If you want to build something new, you’ll have to know the state of the art, past and present. This is where I’m learning more… and it needs more than a sentence or two, so I’ll give it a couple whole sections.
Finding The Current State of the Art
How do you know that what you’re building is new? And how do you make sure you’re building constructively on what’s already known? Translated into library-speak: What’s the conversation on this topic, and how does this project move that conversation forward? The information need is familiar to me, but the places to find that information are … not. CS has traditional scholarly publication venues, sure, but unlike my other fields, CS draws heavily on conference papers, research and technical reports, and patents. Not only that, but a bunch of stuff is proprietary — decidedly not the case for the latest interpretations of Hamlet.
So I’ve been trying to build up my skills in the grey literature area. Current strategies include using more familiar library databases to find out the names of people, associations, or institutions that are active in an area, and taking that knowledge over to Google for some advanced googling. I’m curious to see if Inspec Analytics turns out to be helpful with this, too, to help me figure out which institutions are active in an area and might have repositories of research and technical reports.
Patents are playing a larger and larger role in my work because that’s one of the only ways I’ve found of peeking into the proprietary research. That’s where company secrets comes right up against the desire to protect IP for future profit. So I’ve been exploring ways of navigating patents and analyzing publication and citation patterns to help me figure out the past and present of a process or topic. Are there key people or companies at play in a particular area? Do those people or companies have other reports available to the public?
Delving into the past to improve the future
There was a fascinating talk here last spring by an engineer working on Non-Volatile Memory. One of her many useful insights during the talk was that back in the 1960s people were working on Mmap, and in the 1980s “Bubble Memory” was set to be the memory of the future. It didn’t become the memory of the future, so most people now don’t know the term or remember the concept, but there are a lot of things about Bubble Memory that are the same as NVM. There’s also a nearly 40-year conversation about developing persistent languages (apparently called “persistent foo,” which is awesome) vs persistent databases. One of the speaker’s points was that finding out these kinds of histories can save people from reinventing wheels, falling into the old pitfalls, and basically repeating history in the worst way.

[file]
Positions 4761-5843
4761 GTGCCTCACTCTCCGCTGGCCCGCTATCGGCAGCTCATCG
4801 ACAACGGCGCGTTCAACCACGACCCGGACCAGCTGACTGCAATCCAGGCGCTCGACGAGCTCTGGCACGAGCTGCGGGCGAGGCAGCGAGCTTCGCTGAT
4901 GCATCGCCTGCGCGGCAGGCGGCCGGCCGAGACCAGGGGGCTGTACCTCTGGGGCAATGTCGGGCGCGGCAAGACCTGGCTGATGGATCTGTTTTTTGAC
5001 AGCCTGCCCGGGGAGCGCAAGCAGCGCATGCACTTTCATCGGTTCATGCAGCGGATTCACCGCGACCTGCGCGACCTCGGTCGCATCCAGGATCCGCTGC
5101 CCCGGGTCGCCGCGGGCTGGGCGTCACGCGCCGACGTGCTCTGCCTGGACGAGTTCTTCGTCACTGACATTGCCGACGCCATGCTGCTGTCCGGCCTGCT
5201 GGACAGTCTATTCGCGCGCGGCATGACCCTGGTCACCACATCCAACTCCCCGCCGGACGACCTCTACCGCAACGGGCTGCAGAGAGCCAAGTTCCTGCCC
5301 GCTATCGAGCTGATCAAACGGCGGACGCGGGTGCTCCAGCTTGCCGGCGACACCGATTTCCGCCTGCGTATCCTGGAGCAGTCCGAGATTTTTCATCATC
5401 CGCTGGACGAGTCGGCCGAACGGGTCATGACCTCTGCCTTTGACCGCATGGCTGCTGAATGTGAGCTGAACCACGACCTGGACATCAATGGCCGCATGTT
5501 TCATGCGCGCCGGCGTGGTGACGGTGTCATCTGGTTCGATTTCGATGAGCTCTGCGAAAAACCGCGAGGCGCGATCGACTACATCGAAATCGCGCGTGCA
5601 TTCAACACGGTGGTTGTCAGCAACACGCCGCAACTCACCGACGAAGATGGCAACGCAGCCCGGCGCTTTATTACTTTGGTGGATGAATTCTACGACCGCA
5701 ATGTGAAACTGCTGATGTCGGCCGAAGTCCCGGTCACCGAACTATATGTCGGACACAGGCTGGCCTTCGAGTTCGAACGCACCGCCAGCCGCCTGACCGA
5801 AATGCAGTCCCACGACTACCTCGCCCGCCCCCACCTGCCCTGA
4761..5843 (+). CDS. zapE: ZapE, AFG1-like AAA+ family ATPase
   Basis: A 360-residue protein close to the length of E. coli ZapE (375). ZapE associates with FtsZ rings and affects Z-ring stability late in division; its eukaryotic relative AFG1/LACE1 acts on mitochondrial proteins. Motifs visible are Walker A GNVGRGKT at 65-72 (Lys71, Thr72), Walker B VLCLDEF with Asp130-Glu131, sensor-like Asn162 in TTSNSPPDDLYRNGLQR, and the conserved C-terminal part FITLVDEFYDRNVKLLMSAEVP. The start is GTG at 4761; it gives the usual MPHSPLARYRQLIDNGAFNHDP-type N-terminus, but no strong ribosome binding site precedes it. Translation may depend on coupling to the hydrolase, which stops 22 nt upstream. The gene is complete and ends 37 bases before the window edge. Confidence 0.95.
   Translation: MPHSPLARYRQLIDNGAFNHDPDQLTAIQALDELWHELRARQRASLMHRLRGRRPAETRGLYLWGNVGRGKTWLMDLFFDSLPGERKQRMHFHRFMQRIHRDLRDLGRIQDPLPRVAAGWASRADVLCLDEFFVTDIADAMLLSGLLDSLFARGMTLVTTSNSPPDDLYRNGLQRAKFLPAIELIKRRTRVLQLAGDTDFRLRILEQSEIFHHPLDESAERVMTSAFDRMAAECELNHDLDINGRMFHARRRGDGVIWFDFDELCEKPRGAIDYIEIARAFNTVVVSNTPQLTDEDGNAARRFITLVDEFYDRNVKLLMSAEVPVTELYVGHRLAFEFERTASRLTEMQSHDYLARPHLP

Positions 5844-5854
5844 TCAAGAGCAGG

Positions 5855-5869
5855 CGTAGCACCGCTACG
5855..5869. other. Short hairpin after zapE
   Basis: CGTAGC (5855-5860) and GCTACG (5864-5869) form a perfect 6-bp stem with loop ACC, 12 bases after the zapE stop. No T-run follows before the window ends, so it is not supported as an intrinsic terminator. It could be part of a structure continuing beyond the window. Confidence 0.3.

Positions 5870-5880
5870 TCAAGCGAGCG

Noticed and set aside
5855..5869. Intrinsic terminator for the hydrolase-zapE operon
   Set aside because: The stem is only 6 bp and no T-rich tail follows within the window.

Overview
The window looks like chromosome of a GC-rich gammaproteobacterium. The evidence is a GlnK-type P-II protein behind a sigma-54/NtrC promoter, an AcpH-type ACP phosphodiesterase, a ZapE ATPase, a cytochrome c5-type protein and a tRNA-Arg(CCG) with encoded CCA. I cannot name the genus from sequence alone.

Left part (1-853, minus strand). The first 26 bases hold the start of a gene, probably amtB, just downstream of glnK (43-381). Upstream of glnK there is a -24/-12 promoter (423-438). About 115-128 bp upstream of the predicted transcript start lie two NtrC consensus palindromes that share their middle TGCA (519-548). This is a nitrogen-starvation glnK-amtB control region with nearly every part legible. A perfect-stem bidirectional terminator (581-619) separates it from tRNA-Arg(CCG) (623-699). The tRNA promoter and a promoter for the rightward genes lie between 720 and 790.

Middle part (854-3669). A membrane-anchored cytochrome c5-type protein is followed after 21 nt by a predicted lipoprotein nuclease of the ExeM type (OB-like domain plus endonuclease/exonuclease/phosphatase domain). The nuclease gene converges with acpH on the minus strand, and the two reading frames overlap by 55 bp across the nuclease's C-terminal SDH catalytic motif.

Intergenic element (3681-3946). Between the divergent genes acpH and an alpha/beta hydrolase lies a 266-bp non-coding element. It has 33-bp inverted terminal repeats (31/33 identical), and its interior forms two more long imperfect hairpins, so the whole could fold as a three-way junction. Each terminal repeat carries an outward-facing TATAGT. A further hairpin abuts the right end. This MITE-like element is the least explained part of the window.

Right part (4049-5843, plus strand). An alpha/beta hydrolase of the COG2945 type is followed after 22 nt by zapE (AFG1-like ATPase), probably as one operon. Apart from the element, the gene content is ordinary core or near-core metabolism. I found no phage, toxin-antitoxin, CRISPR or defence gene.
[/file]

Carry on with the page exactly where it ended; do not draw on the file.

Of course this set me to wondering how a librarian could coach students in a research strategy to find things that are the similar but not necessarily the same, and that don’t share a lot of keywords. And how would you map out and synthesize what you find in meaningful ways, but as efficiently as possible? So next I think I’ll explore the literature around persistent memory, starting with the specifics this speaker mentioned in her talk, and see which search tools give students a good way to discover this kind of overlap with historical avenues of research. Strategy suggestions welcome!
So much more to learn
Soon we’ll launch into my second school year as the CS liaison, and I have a long way to go before I’ll feel like I really know how information works in this field. What do YOU think I should know in order to be the best librarian I can be for this field?
It occurred to me recently that we in higher education talk about the curriculum and the co-curriculum, and there are departments and offices and structures involved in making those parallel structures work (hopefully) to the benefit of our students. But there’s another curriculum at play as well — a curriculum that is every bit as fundamental to our institutional learning outcomes as the formal curriculum but that isn’t “owned” by any department and isn’t administered in any systematic way across the institution. I’ve started thinking of this as the “interstitial curriculum.”
The interstitial curriculum is where students learn the intellectual habits and skills that cut across curricular and co-curricular lines. It doesn’t have a home in the formal curriculum, and it can’t happen exclusively in the co-curriculum, either. Instead, it lives in the multiple and cumulative experiences that individual students have as they live out their college experiences through, among, and between the intertwinings of the curriculum and the co-curriculum. Depending on the institution, these are probably things like writing (never something that any single department can teach fully), metacognition, project management, time management, interpersonal “soft” skills, and yes, information literacy.
These are things that might even be named in mission statements or in institutional and departmental learning objectives, or that tons of faculty say are critical … but there’s often no course or formal home for them in the institutional structures that ensure other learning objectives. Everyone relies on students building these intellectual muscles by working with someone else somewhere else in the institution. They may not be sure who or where or when this work happens or should happen, but they really hope that does happen because otherwise their own goals for students in their courses or majors can’t happen, or can’t happen well.